Partial dissection of the endosperm, i.e. the isolation of the endosperm with the testa still attached to it, is a rapid and easy procedure. By contrast, full dissection of the endosperm, i.e. the isolation of the endosperm without the surrounding testa, is a challenging task because it requires peeling the testa, a delicate and lengthy procedure that more often than not wounds the endosperm. The testa originates from ovular integuments that undergo progressive degeneration and collapse during seed development. Electron microscopy studies reveal that the mature testa does not contain obvious traces of organelles, cytoplasm or nuclei (Yadav et al., 2014). Accordingly, researchers assume that the testa is not a significant source of maternal RNA contamination and thus that the partially dissected endosperm can be used as a source of RNA for endosperm transcriptomic studies (Dekkers et al., 2013; Lee and Lopez-Molina, 2013).
We sought to verify that the testa is not a significant source of maternal mRNA contamination. Using WT seed material, total RNA was isolated from 40 partially dissected endosperms, 40 testas and 40 fully dissected endosperms in two independent experiments. To ensure maximal RNA recovery, a nucleic acid carrier was used for final RNA precipitation (Table 1, Materials and methods). The concentration levels of RNA extracted from testas were below detection levels, unlike those from partially and fully dissected endosperm (Table 1). 200 ng of RNA was used to construct partially and fully dissected endosperm cDNA libraries. Although testa RNA could not be detected in our RNA testa sample, we sought to construct testa cDNA libraries using avolume of RNA testa sample equal to that of the largest one used for the construction of the partially and fully dissected endosperm cDNA libraries (Table 1, Materials and methods). Unsurprisingly, the resulting testa libraries contained concentrations of cDNA that were smaller than 25 fold than those in the partially and fully dissected endosperm (Table 1). All cDNA libraries were subject to high-throughput sequencing and sequencing reads were mapped to the Arabidopsis genome. The total number of reads obtained with the testa sample was only about 1% of the read numbers obtained for the partially and fully dissected endosperm (Table 1). By contrast, the read numbers of the partially and fully dissected endosperm samples were similar (Table 1). We compared the gene expression profiles between partially and fully dissected endosperm samples. Only 14 genes among 33,557 annotated genes were differentially expressed between the partially and fully dissected endosperm samples (p < 0.05) (Figure 2—source data 1) (Material and methods). Among these 14 genes, seven are osmotic stress-induced genes whose expression was higher in the fully dissected endosperm relative to the partially dissected endosperm (Figure 2—source data 2) (Kilian et al., 2007; Winter et al., 2007). The differential expression of these genes could be due to the lengthy testa peeling procedure, prior to endosperm isolation, which likely deprives the endosperm tissue of moisture. Similarly, among the 14 genes, two genes (AT4G35100 and AT1G62510) were reported to be downregulated in response to osmotic stress and had higher expression in the partially dissected endosperm relative to the fully dissected endosperm (Figure 2—source data 1) (Kilian et al., 2007; Winter et al., 2007). Only AT1G62510, predicted to encode a seed-storage 2S albumin-like protein, had a substantial number of reads in the testa sample (Figure 2—figure supplement 1). This gene is expressed during seed maturation, suggesting that a maternal contamination could also account for its higher expression in the partially dissected endosperm relative to that in the fully dissected endosperm (Winter et al., 2007).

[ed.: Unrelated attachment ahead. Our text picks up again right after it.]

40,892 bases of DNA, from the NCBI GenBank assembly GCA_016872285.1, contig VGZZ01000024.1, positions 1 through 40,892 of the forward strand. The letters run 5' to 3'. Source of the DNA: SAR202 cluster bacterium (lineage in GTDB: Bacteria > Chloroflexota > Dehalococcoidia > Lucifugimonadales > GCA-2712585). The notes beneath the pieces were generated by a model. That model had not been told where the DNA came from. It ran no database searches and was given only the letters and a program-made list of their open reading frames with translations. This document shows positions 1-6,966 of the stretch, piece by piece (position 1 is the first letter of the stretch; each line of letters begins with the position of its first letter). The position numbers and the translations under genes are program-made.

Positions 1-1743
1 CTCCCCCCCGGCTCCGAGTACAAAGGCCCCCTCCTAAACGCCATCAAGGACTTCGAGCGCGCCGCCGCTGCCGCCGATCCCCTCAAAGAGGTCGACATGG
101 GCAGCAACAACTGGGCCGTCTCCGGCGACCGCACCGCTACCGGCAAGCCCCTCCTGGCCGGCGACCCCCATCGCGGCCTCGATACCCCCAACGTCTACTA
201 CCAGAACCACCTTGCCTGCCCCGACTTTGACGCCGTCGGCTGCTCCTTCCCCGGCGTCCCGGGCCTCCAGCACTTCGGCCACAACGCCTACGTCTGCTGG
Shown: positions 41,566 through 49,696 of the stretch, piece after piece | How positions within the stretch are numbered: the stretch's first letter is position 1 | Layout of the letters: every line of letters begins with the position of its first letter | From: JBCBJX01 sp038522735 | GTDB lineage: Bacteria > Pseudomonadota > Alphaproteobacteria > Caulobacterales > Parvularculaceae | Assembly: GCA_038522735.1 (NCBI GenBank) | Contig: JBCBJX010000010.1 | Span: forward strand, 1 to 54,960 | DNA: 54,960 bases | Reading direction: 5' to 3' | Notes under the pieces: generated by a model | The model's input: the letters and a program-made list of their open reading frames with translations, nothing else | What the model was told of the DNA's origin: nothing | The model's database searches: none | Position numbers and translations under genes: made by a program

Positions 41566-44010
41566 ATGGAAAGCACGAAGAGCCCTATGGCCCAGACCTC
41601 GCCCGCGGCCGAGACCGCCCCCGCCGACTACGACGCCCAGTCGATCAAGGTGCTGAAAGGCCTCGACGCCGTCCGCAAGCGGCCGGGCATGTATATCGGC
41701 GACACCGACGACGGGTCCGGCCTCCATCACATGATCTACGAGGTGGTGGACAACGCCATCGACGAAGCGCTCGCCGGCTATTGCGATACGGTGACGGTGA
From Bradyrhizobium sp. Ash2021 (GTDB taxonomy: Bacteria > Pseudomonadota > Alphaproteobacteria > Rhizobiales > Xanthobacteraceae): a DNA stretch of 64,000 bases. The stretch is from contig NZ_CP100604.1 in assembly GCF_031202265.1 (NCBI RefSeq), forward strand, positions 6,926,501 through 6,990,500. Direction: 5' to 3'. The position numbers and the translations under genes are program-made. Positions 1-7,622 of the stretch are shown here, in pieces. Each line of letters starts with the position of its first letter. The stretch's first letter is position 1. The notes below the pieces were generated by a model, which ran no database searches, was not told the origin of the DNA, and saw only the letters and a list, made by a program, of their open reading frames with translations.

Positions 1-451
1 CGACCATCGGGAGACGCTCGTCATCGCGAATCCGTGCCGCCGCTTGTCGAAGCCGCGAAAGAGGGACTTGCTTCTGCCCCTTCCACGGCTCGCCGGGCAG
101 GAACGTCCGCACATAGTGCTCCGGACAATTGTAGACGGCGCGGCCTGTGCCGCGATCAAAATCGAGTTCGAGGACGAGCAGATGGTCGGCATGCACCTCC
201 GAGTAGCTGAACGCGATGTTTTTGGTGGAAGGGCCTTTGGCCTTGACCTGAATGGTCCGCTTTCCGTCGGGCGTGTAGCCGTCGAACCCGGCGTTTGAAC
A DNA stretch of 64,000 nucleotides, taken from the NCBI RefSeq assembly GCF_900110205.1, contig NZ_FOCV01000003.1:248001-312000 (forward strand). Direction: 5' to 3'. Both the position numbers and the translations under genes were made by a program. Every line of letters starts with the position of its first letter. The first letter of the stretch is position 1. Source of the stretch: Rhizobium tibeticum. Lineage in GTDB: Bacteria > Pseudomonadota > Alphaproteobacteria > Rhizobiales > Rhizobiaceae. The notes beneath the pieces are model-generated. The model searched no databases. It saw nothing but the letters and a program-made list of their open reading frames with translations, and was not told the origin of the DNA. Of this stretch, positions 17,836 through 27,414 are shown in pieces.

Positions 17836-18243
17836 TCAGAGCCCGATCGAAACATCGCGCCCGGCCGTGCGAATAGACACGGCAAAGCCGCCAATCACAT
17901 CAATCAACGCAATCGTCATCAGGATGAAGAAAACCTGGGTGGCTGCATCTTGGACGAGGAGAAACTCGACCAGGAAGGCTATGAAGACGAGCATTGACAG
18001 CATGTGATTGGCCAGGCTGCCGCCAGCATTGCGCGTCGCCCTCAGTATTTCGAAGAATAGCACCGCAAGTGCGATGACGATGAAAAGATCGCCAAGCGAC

Altogether, these results confirm the notion that low amounts of mRNA are present in the testa relative to the endosperm and that the partially dissected endosperm of mature seeds can be used as a source of endospermic mRNA without a major concern of maternal mRNA contamination (see also below). Furthermore, the contamination of partially dissected endosperm samples with embryonic tissue is not a major concern (Lee et al., 2012).
Hereafter, for simplification purposes and unless otherwise specified, we use the term ‘endosperm’ for ‘partially dissected endosperm’.